By Lars Dalseide | March 26 2013 13:33

Canada's take on America's tradition M16 design for Canadian Armed Forces

Canadian Colt light support rifle

The March edition of American Rifleman delves into Rough Rider machine guns, lever gun cartridges and the Annual Meetings in Houston. But what caught our eye this afternoon was Christopher R. Bartocci's piece on the rifles used by Canada's military:

M-16s of the Great White North: Diemaco & Colt Canada
Canadian troops have served side-by-side with Americans on the front-lines in the Global War on Terror since the beginning. And although their rifles look similar to U.S.-issue guns, the Canadian C7 and C8 families have features unique to the Canadian Forces.

Canadian involvement with the Colt M16 series of rifles began as a result of that country’s Small Arms Replacement Program (SARP), which sought to supplant the FN-FAL-based C1A1 rifles chambered in 7.62x51mm NATO that had been in use by Canadian troops from 1955 to 1983. The winner of the program for the new Canadian battle rifle was the Colt M16A2.

After adoption in 1983, the Canadian government assigned Diemaco contracts to manufacture the guns for Canadian Forces, and the Colt Technical Data Package (TDP) was licensed to the Canadian government to build the rifles. The Canadian government also entered into a licensing agreement with Colt that prohibited sales that would compete with Colt in the United States. Originally a division of Magna Int’l, in Kitchener, Ontario, Canada, Diemaco was established in 1976 with a mandate to become the center of excellence in small arms for the Canadian Forces, by providing engineering and development of future small arms and, eventually, to manufacture the new Canadian C7 service rifle.

Although the C7 was based on the M16A2, the Canadian military did not accept it as originally designed by Colt. Our neighbors to the north required some major changes to make the rifle suitable for Canadian Forces. First, the three-round-burst system had to go, as the Canadian military believed ammunition conservation and effectiveness of automatic fire were training issues, not mechanical ones. The second major change was that the Canadians would not accept the U.S. Marine Corps-mandated fully adjustable rear sight, believing the original “A1”-style rear sight was less complicated and far more practical as a combat sight. Another change was the addition of a buttstock spacer.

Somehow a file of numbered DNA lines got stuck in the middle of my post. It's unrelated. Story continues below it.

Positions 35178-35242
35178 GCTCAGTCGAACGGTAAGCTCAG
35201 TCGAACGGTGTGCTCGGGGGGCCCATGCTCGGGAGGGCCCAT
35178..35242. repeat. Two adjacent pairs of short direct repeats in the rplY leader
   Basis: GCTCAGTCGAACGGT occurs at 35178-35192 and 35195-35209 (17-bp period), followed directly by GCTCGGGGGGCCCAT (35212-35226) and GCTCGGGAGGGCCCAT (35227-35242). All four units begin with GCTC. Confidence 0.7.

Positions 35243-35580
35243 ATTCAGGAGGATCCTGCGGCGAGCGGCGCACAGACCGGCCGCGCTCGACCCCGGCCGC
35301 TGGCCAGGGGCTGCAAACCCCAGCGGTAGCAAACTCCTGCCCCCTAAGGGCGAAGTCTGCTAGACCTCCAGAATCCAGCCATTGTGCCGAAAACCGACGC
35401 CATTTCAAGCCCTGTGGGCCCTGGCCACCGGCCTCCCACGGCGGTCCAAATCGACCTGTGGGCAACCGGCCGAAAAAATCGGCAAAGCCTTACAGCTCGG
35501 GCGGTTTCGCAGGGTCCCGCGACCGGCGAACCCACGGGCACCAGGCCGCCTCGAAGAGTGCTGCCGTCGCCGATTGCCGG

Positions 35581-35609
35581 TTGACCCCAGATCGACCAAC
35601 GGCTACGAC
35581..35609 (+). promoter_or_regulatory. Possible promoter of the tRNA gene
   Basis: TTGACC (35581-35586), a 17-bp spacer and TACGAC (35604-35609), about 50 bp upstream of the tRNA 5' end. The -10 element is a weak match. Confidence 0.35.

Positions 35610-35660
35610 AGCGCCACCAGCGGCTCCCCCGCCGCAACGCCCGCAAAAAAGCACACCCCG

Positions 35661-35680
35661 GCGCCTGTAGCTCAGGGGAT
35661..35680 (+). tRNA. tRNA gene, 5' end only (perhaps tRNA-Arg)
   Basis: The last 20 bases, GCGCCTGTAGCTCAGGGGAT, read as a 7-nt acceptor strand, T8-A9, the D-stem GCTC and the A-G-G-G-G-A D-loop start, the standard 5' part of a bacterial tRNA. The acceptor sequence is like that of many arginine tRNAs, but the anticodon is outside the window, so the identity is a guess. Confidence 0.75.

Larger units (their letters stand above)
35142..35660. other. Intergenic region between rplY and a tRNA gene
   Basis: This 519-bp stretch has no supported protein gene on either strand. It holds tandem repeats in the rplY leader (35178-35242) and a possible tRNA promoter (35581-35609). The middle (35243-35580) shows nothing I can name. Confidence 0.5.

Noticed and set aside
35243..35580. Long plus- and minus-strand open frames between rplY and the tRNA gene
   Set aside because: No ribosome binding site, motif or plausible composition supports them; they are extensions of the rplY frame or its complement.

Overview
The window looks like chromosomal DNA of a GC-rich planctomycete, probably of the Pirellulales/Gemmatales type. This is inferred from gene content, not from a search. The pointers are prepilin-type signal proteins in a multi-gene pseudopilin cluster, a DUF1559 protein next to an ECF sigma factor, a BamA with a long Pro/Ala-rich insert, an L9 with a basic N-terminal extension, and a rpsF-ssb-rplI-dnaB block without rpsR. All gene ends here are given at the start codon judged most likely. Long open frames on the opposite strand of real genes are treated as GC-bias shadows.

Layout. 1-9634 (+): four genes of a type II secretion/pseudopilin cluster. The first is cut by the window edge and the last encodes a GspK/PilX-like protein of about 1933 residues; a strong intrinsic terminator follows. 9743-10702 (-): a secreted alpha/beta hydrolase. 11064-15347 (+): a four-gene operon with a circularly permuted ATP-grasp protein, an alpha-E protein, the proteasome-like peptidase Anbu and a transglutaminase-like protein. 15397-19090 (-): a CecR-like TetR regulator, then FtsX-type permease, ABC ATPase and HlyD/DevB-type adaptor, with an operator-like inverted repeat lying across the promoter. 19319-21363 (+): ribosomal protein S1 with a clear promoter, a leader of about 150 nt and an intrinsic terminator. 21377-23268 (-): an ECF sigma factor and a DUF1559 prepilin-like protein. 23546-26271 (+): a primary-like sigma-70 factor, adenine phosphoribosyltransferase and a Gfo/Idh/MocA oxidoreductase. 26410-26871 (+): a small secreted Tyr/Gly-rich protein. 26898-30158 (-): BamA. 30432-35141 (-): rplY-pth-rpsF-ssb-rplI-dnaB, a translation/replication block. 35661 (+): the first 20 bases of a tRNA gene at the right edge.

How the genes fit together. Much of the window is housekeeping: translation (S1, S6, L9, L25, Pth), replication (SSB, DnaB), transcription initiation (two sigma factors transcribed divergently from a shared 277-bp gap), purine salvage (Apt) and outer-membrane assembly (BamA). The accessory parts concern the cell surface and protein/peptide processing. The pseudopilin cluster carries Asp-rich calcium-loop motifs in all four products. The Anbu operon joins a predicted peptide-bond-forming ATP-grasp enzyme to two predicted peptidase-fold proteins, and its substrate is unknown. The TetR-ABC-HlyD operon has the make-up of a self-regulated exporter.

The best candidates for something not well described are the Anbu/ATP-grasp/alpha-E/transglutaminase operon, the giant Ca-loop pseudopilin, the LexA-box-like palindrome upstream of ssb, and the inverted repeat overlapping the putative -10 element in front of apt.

Canadian C7A2 5.56x45mm NATO rifle

Aside from those relatively minor modifications, which largely addressed the rifle’s functionality, the most significant change was to the barrel. It retained the M16A2 outside profile, but, inside, the chrome-lined bore, the rifling and chamber dimensions were not of standard Colt design. That was because Diemaco cold-hammer forged its barrels, a process used by Steyr, Heckler & Koch and Glock to name but a few. The barrel starts as a solid bar stock blank with a pilot hole drilled through the center. The blank is then placed in an Austrian GFM hammer forge. A mandrel is placed inside the pilot hole, and the machine exerts tons of pressure on the outside surface in a rapid multi-hammering process drawing the barrel blank out roughly one-and-a-half times its original length and cold-forging the blank around a mandrel, which forms the chamber, leade and rifling.

Along with the C7 family of rifles came the C8 family of carbines, which retained the early 14.5"-long lightweight profile, “pencil” barrel. The C8 was equipped with a two-position telescopic polymer stock. Another modification of the C7 utilized a flat-top upper receiver—one the Canadians referred to as having a “Weaver profile.” It predated the adoption of the MIL-STD-1913 rail of the M4 and is not compatible. The new rifle with the flat-top upper receiver was designated C7A1 and, correspondingly, the carbine was designated C8A1. Existing guns could be converted by replacing only the upper receiver while retaining the original barrel. That made a full-scale changeover quick and inexpensive.

Read the rest of Bartocci's piece on the M-16s of Canada's military on American Rifleman's Zmag.


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